Gurova and Camphuijsen 7 students, staff and relationships, and what material and social characteristics were observed); (b) teachers’ and administrators’ interpretations of the accountability policy (student performance as a measure of teacher and school performance, performance-based payment schemes, using data from student assessments to improve teaching or school management); and (c) teachers’ and administrators’ practices with regard to translating policy demands into materials, routines, proce- dures and orientations. Recurring themes in the analysed data were grouped into categories and sub-categories. Of the different characteristics of school context, recurring themes related to three categories: characteristics of student body (including families of students); principal’s leadership style and organizational culture; and school’s resources and infrastructure. By means of this small-scale in-depth study we intend to bring the complexity and heterogene- ity of the process of policy enactment of accountability reforms to the fore, and to identify ration- ales underlying school actors’ behaviour in response to a performative accountability scheme. Moreover, we aim to examine how contextual factors interact with policy enactment. The presenta- tion of the findings is structured as follows: first, the school-specific contexts and logics of action of both schools are described; then, we proceed to the analysis of how teachers and administrators in both schools interpret and translate performative accountability policy demands. Analysis of school actors’ policy enactment Different logics of action within the same external context The geographical proximity of the two schools observed is the reason for many similarities in their conditions. The schools operate within the same legal framework, and report to the same local educational authorities. In other words, both schools have a common ‘external context’ (Braun et al., 2011). As public schools, they have buildings with a typical Russian public school architec- ture. Being located in a less advantaged part of the city, both schools enrol students from disadvan- taged families. Their teachers are mostly of local origin, having received teacher training in the same regional pedagogical university. However, the data collection revealed that there are more differences in the schools’ immediate local contexts than could be assumed based on the schools’ public information. The schools differed in regard to their local areas (Lupton, 2004) as well as their school-specific contexts (Braun et al., 2011). Below, we provide detailed pictures of the two schools, touching on the schools’ material contexts, their history and reputation, but concentrating on their professional contexts and characteristics of the student body. These factors were particularly emphasized by our respondents when explaining the specifics of their schools. In turn, these descriptions also make explicit the different logics of action adopted by the two schools, which are likely to relate to small differences in the schools’ local area, as well as to the strategic choices and value orientations of both school administrations. School A: ‘Let each of us take responsibility!’. School A has a large building with spacious classrooms and corridors. The main entrance leads to a bright foyer with colourful stands describing school achievements and projects. The building looks recently renovated and well-kept. Staff meetings are hosted in a large assembly hall on a weekly basis, during which the administration informs teachers of plans, announcements and concerns, praises the best staff and reprimands those who did not fulfil their tasks. Hard work and strict discipline are expected from all staff members. During school holidays, few teachers and no administrators are allowed to take leave. Working on Saturdays is the norm. The principal hesitates to award free Saturdays to teachers, notwithstanding their good perfor- mance: ‘If I give him [free Saturdays], everyone will start to ask [for that].’ Besides regular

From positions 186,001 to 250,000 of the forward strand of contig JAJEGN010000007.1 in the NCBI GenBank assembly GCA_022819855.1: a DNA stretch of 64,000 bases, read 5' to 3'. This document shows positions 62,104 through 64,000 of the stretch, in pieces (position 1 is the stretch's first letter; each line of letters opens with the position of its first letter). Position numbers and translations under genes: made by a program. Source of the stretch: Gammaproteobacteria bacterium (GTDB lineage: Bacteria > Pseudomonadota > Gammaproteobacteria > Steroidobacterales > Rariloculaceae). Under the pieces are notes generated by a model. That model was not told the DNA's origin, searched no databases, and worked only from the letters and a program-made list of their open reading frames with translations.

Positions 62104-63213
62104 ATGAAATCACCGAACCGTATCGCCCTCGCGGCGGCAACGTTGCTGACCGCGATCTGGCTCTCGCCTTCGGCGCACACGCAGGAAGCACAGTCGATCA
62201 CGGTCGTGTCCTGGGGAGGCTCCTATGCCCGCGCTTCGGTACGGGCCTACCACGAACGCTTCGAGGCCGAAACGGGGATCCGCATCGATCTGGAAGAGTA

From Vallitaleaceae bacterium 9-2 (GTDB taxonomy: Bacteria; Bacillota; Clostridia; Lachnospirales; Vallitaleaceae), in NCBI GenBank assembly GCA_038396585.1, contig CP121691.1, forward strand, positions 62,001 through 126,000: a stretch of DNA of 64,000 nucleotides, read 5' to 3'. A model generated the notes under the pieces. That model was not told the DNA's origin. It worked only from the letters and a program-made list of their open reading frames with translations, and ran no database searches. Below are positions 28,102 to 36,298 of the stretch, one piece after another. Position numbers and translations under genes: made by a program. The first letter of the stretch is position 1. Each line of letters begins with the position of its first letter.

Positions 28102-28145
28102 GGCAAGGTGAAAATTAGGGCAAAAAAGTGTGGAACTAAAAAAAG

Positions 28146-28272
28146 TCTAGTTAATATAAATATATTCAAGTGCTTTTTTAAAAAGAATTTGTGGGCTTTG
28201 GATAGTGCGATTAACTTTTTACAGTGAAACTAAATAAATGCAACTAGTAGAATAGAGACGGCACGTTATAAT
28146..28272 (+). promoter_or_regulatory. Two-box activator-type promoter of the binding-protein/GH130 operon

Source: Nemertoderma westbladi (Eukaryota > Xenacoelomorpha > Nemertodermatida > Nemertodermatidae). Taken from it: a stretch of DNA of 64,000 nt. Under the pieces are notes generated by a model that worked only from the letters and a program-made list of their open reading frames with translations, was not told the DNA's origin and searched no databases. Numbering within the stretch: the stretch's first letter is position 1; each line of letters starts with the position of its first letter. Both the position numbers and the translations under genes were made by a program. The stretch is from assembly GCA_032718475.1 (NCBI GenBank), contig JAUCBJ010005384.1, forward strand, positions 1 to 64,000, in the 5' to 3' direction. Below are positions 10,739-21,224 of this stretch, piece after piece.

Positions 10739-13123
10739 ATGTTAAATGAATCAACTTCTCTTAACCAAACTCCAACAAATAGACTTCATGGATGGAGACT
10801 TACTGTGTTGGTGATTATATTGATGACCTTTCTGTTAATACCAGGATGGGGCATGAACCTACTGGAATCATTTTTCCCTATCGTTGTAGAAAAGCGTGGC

8 European Educational Research Journal 00(0) teaching activities, projects and events organized by teachers3 are so numerous that they complain about not being able to follow ‘what is going on in the school’. During examination periods, the atmosphere is enormously stressful: an administrator takes sedatives before meeting the principal to report on students’ failures. Discipline and control also prevail in the classes. Teachers demand concentration and diligence from all students. Those who consistently fail to perform are ‘cleaned out’ (the term used by city’s teachers for the informal practice of getting rid of low-performing students, primarily through persuading parents to transfer their child to a different school – officially, the practice is prohib- ited). There are plenty of supplemental paid-for study courses that students can take after regular classes. Some classes are devoted to exam preparation, and these ‘are not really voluntary’ (S-26);4 all students are expected to participate and the fee is affordable. The most cherished quality in students is their ‘motivation to study’: teachers are ready to offer a lot of support, including extra (free) lessons, to those who are low-performing but are considered ‘motivated’. However, only students who passed GIA-9 with good results can continue to grades 10 and 11. Attracting and retaining high-performing students is a primary concern of administrators and teachers. Through a paid-for school preparation programme, in which twice the number of students is enrolled as the school can take into grade 1, the school attracts and informally selects able and motivated pre-schoolers. This is possible because the school has a reputation as a ‘very good school’ and even parents from outside the catchment area seek to get their children enrolled in it. According to our respondents, before the current principal was appointed three decades ago, the school did not stand out among other schools in the area; it was the principal’s management that made it high-achieving, well known in the city, and a ‘magnet school’ in its neighbourhood. However, in the upper grades, despite all efforts to retain them (improving the school’s reputation, persuading parents and head-hunting good teachers), the best-performing students still leave for elite institutions that demonstrate even better results in national examinations and subject Olympiads. A teacher explains to parents during a class meeting: In grade 9 class performance has dropped. Six people left – kids who set the standard for others. When they left, the knowledge level of the class fell. […]. Not everyone understands that they will need to take exams. There is a concentration deficit. We move to grade 10 only those who are motivated, who proved themselves in some way.5 Not each and every one [is admitted]. And even from grade 10 we have sometimes excluded [students]. (S-22) Many parents take an active part in school activities, such as organizing school events or decorat- ing the school for New Year celebrations. At parent meetings, most parents are present. They often ask for more paid-for classes for their children, and in grades 9 and 11 they support paid-for ‘mock examinations’. When teachers talk to each other about low-performing students, they explain their ‘lack of motivation’ as primarily due to lack of parental support and control. At the same time, teachers do not use this argument during administrative meetings, and the usual reaction to a reported problem is: ‘Let each of us take responsibility!’ (rather than referring to someone else’s fault). An administrator described the school, comparing it to her previous employment: I am very satisfied with how the work in [this] school is organized. If a student does not work, they do not wait for this [problem] to ‘solve itself’, but actively start [to intervene]. […] [In my previous school] they worked from inspection to inspection, here – all the time. [Here it is] more intensive work, you need to constantly develop. (S-7) School B: ‘They know their students like nobody else does’. The entrance to school B looks very differ- ent from school A’s. The building is smaller, there is no large foyer, and a visitor is met by a